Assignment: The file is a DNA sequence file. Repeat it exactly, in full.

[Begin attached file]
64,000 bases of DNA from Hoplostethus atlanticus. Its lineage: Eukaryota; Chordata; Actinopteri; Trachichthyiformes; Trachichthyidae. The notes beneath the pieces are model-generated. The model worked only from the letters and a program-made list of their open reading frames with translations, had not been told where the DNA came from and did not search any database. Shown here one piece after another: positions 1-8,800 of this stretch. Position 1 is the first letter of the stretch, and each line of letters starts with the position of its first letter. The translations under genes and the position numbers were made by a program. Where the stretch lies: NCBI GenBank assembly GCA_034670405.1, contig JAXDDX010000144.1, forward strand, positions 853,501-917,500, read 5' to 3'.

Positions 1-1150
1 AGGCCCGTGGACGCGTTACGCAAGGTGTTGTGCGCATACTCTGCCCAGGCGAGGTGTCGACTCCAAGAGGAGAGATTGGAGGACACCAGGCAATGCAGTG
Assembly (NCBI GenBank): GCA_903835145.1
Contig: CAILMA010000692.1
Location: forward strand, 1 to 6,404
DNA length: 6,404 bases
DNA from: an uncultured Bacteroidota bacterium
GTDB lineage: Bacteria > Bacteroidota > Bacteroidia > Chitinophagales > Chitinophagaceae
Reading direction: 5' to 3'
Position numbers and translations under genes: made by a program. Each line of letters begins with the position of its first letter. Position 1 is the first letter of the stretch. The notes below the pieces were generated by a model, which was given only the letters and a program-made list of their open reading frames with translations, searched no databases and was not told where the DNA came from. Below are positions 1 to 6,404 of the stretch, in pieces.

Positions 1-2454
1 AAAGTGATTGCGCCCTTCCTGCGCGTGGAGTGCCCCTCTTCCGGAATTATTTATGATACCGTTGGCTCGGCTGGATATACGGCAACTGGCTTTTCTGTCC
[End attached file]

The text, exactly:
64,000 bases of DNA from Hoplostethus atlanticus. Its lineage: Eukaryota; Chordata; Actinopteri; Trachichthyiformes; Trachichthyidae. The notes beneath the pieces are model-generated. The model worked only from the letters and a program-made list of their open reading frames with translations, had not been told where the DNA came from and did not search any database. Shown here one piece after another: positions 1-8,800 of this stretch. Position 1 is the first letter of the stretch, and each line of letters starts with the position of its first letter. The translations under genes and the position numbers were made by a program. Where the stretch lies: NCBI GenBank assembly GCA_034670405.1, contig JAXDDX010000144.1, forward strand, positions 853,501-917,500, read 5' to 3'.

Positions 1-1150
1 AGGCCCGTGGACGCGTTACGCAAGGTGTTGTGCGCATACTCTGCCCAGGCGAGGTGTCGACTCCAAGAGGAGAGATTGGAGGACACCAGGCAATGCAGTG
Assembly (NCBI GenBank): GCA_903835145.1
Contig: CAILMA010000692.1
Location: forward strand, 1 to 6,404
DNA length: 6,404 bases
DNA from: an uncultured Bacteroidota bacterium
GTDB lineage: Bacteria > Bacteroidota > Bacteroidia > Chitinophagales > Chitinophagaceae
Reading direction: 5' to 3'
Position numbers and translations under genes: made by a program. Each line of letters begins with the position of its first letter. Position 1 is the first letter of the stretch. The notes below the pieces were generated by a model, which was given only the letters and a program-made list of their open reading frames with translations, searched no databases and was not told where the DNA came from. Below are positions 1 to 6,404 of the stretch, in pieces.

Positions 1-2454
1 AAAGTGATTGCGCCCTTCCTGCGCGTGGAGTGCCCCTCTTCCGGAATTATTTATGATACCGTTGGCTCGGCTGGATATACGGCAACTGGCTTTTCTGTCC